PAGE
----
My Imai classical guitar is the guitar that I’ve had for the longest time of all my guitars. It’s my dearest and oldest comrade-in-arms although I sometimes haven’t been too kind to it, but more of that later in this blog-post.
I got my Imai classical guitar from my mother in 1980 when I was going to study music in a college. It’s a hand-made classical guitar built in 1978 by the Japanese luthier Yuichi Imai. The different kinds of wood for this particular guitar are Brazilian rosewood for the sides and bottom and German alp spruce for the top. The neck is cedar as usual for this kind of high-end concert guitars. It’s a very big and loud guitar, the scale length is 660 mm (26 inches).
I lived almost 24/7 with my Imai classical guitar during the years 1980-1982. After these two years in music college I started to play electric guitar again and since then I only use my Imai occasionally when in need for a good nylon string sound in a recording.
However, in the mid-eighties I was a member of an acoustic some-kind-of modern jazz & classical improvisation trio (two acoustic guitars and double bass) where I used my Imai classical guitar. In this situation I mainly used a pick, which isn’t the most appropriate way to handle a hand-made concert guitar. I even used my Imai classical guitar when we played swing-music on the streets in Germany. I think my then classical teacher would have killed me if he’d seen this.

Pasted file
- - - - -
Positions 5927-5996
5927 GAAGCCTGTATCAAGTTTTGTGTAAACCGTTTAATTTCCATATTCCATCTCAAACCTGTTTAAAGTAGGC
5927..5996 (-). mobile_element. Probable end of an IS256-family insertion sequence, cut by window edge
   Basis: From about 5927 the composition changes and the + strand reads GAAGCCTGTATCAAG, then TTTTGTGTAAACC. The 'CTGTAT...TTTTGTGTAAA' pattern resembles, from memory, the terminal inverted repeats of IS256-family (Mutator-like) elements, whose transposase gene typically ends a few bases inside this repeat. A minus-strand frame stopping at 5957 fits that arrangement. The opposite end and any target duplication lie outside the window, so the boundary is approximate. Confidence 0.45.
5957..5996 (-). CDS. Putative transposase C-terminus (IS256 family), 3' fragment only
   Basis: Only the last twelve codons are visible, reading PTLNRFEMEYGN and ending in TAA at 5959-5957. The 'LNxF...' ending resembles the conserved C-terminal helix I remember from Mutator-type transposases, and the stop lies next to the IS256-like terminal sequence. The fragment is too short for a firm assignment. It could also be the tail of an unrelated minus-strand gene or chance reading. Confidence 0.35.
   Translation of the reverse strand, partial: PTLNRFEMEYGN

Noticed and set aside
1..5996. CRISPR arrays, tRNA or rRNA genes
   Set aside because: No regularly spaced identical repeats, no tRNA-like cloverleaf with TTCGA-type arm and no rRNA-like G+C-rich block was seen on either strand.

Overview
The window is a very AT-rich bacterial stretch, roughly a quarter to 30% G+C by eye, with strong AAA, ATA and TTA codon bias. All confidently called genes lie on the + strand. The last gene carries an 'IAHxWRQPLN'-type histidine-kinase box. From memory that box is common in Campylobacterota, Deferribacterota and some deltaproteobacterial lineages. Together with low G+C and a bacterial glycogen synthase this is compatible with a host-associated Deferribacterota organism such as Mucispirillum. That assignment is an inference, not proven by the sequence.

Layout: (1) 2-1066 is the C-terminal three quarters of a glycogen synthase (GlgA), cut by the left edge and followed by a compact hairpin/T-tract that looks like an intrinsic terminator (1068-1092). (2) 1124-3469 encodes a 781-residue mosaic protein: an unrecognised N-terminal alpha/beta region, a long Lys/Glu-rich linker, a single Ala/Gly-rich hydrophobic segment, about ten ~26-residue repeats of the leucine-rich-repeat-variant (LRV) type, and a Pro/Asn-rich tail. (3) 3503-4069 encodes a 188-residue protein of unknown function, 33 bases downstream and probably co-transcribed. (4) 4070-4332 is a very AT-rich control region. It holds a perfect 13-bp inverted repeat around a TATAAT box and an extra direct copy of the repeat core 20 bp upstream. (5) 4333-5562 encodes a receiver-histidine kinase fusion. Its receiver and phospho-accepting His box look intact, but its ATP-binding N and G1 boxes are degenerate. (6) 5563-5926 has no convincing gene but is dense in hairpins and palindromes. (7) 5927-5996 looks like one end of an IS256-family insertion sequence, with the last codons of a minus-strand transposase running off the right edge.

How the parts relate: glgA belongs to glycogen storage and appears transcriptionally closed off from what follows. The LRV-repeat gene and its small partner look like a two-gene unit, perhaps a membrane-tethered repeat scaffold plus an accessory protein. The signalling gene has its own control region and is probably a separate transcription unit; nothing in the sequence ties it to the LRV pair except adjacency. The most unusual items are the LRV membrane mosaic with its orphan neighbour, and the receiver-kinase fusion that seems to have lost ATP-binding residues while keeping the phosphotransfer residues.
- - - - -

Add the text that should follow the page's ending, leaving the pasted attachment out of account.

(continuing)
After my time in the trio I kept my beautiful Imai classical guitar without strings in a wardrobe for many years – a terrible destiny for such a wonderful guitar.
Nowadays, I always have fresh strings on my Imai classical guitar and I use it every now and then for recordings. It sounds beautifully!
My Imai classical guitar has cracked seven times on the body because of the dryness in Sweden during wintertime (I probably didn’t use my damper enough in the beginning). The first time it cracked I got shocked. Actually, it cracked in three places at the same time and I thought I was going to die when it happened. Luckily, my then guitar teacher sent me to one of the best Swedish luthiers of all times, the late Karl-Erik Gummesson, and it was no problem for him to fix these cracks. He even said that the guitar might be better after this since the cracks may eliminate unwanted tensions in the guitar. After this incident my Imai has cracked four more times and that has always happened in February – the worst period in Sweden for acoustic instruments. The four last cracks were mended by a repairer for string instruments and he was really busy in February every year.
Here is a link to a tune from my album “Projects 1990-1996”, called Soft and Tiny, where I use my Imai classical guitar. And here’s another link to a slideshow, called East Caribbean 2002-2003, where I use my Imai classical guitar at some parts in the music.
I use a stone pick in these two music examples and I just love the sound of my Imai concert guitar!